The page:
I've been talking to various people about how new vendors at
Farmers' Market should be added, when space is available. It's a topic that was going to be discussed last night at a city meeting, but was put off until June 21.
City staff, and elected officials, largely want to hand off
the responsibility of day-to-day management of the market to the farmers
themselves, who - for their part - want that additional responsibility.
(They've been exercising it for a while anyway, due to lack of city staff time,
but everybody's looking for a formalization of the relationship.)
Most of the issues regarding running the market are pretty
non-controversial: the mechanics of setting up selling areas, picking up trash,
posting signs for each farm, and so on.
The only real question is who decides, and how, what new
vendors can join the market.
Nobody's looking to oust existing vendors, but sometimes
people stop attending the Portland
market for one reason or another, and when slots available, there certainly is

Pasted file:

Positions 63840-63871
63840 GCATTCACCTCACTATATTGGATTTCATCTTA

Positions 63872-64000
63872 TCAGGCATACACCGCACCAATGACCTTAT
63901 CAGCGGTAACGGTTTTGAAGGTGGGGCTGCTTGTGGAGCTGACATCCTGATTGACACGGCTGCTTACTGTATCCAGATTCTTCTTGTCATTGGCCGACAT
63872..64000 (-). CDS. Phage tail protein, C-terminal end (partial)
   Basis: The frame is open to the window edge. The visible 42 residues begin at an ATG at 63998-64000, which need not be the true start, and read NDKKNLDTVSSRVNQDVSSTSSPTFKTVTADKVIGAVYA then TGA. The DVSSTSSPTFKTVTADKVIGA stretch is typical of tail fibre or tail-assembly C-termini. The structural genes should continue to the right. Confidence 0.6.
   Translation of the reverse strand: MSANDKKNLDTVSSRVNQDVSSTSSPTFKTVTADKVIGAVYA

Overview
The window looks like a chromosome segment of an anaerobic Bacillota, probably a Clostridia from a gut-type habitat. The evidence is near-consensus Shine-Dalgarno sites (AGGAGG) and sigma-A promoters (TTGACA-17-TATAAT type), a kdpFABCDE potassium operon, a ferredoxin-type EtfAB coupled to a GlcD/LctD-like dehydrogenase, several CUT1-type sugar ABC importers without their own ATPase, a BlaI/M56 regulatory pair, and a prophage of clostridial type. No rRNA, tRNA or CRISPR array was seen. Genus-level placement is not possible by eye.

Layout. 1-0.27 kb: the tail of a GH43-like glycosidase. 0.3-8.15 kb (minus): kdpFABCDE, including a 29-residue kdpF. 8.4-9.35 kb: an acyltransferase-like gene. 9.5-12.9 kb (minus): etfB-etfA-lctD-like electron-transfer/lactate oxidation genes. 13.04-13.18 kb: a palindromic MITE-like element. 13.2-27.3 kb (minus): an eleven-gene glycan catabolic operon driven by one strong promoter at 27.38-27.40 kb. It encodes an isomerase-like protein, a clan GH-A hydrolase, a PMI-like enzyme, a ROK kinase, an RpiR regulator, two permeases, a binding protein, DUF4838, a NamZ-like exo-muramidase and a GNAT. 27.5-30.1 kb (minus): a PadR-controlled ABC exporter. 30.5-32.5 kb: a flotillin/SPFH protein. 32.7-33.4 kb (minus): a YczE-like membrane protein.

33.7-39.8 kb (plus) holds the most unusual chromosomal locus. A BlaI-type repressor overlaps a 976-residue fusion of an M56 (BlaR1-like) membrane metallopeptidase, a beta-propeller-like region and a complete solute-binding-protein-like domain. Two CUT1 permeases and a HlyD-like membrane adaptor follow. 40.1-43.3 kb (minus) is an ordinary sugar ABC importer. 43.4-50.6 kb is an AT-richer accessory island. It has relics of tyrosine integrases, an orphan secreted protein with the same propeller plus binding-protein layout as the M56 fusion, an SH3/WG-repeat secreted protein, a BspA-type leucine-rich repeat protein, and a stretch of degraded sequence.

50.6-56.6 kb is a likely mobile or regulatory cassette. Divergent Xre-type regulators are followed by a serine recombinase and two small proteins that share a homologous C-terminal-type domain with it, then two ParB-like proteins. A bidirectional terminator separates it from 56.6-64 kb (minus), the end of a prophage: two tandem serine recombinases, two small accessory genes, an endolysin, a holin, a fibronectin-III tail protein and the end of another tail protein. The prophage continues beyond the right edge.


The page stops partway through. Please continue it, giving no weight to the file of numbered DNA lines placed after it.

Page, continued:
a lot of demand.
At the moment, the process by which new vendors are picked
is fairly arbitrary. It's based primarily on what the farmers' market
coordinator (who's a farmer, not a city employee) thinks would be best for the
market. Everybody involved in this discussion is aware that there needs to be a
good variety of items - meat, veggies, cheese, honey, and so on - to attract a
good customer base. And there needs to be enough of each type of thing to
satisfy demand, without either running out or having so much extra that lots
goes to waste.
Right now, that system is mostly working. The farmers'
market is very successful, both in terms of how lucrative it is for vendors and
in terms of how useful and popular it is for area residents.
But the fact that it's working doesn't make it a fair or
transparent system. And, in fact, it's neither. The city takes its lead on
whose applications it will approve from the Farmers' Market Association, which
holds a vote in its annual meeting about who should be allowed to join. While
there's a certain bar for consideration - what items a would-be vendor wants to